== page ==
Sunday, July 15, 2007

Recent research on PTSD

According to the National Institute of Mental Health:

■ In brain imaging studies, researchers have found that the hippocampus—a part of the brain critical to emotion—appears to be different in cases of PTSD. Scientists are investigating whether this is related to short-term memory problems. Changes in the hippocampus are thought to be responsible for intrusive memories and flashbacks that occur in people with this disorder.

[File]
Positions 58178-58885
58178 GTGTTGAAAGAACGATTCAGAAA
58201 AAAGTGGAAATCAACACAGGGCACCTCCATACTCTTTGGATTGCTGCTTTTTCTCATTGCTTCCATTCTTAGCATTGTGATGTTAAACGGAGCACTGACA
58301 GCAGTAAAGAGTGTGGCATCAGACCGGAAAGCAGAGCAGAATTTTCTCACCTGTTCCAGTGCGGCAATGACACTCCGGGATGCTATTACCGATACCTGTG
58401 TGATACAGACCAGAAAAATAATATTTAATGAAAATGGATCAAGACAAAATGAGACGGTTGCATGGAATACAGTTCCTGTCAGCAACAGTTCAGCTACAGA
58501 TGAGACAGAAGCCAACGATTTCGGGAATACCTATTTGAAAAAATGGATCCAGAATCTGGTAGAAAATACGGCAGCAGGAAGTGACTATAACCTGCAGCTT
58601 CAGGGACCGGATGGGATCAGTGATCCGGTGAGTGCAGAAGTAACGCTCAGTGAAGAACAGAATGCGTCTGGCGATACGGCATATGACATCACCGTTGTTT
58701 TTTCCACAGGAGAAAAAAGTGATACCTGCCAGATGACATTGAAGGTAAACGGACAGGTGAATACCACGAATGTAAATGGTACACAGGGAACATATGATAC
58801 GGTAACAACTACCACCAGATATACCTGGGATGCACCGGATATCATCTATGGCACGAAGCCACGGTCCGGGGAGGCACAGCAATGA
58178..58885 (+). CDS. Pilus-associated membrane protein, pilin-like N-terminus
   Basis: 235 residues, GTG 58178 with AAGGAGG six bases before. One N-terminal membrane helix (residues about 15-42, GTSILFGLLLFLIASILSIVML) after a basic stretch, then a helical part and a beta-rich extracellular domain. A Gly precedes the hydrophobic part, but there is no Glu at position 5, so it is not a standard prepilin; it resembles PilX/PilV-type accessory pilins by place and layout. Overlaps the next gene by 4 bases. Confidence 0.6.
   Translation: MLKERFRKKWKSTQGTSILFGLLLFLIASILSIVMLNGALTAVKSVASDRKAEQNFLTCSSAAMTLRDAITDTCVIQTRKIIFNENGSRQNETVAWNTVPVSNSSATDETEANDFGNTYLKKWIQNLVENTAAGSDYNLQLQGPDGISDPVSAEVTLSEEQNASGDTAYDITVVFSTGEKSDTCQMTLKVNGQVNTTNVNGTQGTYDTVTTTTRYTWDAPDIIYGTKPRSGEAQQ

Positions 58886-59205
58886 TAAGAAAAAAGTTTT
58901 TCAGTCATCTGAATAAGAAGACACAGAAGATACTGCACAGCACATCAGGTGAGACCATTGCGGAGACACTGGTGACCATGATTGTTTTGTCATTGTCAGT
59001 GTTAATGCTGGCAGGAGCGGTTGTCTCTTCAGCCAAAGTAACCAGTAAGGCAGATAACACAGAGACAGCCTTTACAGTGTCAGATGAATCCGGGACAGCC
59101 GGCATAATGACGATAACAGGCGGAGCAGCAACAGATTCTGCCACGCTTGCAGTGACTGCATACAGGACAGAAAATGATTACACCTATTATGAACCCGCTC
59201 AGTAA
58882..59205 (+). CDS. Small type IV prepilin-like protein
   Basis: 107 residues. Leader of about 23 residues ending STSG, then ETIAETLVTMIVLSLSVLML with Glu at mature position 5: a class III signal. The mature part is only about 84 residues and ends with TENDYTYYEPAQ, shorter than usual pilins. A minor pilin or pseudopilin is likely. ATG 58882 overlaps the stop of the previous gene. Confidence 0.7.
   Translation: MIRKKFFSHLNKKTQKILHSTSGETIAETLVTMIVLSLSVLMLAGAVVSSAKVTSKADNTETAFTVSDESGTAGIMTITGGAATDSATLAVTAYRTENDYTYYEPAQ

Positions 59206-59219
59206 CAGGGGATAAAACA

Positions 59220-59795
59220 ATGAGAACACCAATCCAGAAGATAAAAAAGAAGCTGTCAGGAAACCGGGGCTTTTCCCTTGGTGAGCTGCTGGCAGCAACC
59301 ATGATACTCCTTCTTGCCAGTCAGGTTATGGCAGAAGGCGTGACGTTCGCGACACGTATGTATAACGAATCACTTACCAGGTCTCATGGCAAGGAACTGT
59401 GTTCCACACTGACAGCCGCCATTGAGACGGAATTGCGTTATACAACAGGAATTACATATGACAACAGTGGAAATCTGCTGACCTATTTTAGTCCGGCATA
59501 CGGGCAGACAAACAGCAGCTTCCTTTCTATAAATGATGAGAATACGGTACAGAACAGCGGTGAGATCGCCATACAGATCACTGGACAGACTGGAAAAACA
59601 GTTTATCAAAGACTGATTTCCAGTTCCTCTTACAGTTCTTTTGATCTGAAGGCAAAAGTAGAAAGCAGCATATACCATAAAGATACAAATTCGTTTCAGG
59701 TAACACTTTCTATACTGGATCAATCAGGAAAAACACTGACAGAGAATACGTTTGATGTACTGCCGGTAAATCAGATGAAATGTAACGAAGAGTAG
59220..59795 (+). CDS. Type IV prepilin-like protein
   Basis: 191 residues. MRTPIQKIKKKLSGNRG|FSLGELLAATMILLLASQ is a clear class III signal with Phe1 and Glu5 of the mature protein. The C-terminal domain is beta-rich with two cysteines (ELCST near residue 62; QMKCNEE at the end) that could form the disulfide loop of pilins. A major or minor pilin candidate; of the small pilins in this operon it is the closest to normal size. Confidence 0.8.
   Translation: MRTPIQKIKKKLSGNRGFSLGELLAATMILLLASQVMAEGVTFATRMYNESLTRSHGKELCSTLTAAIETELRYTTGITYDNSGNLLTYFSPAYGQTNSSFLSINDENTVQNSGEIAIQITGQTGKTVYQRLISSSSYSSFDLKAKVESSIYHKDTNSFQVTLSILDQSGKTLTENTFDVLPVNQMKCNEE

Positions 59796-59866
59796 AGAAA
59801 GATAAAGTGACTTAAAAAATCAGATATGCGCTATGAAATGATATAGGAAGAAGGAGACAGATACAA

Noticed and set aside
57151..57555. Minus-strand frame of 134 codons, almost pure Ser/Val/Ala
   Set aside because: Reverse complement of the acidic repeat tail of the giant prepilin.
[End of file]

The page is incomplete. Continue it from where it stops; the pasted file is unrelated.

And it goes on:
■ People with PTSD tend to have abnormal levels of key hormones involved in response to stress. Some studies have shown that cortisol levels are lower than normal and epinephrine and norepinephrine are higher than normal.

■ When people are in danger, they produce high levels of natural opiates, which can temporarily mask pain. Scientists have found that people with PTSD continue to produce those higher levels even after the danger has passed; this may lead to the blunted emotions associated with the condition.

For more information:
National Center for PTSD:
http://www.ncptsd.org/

Source:
National Institute of Mental Health
Toll-Free: 1-88-88-ANXIETY (1-888-826-9438)
E-mail: nimhinfo@nih.gov
NIMH Web site:
http://www.nimh.nih.gov/

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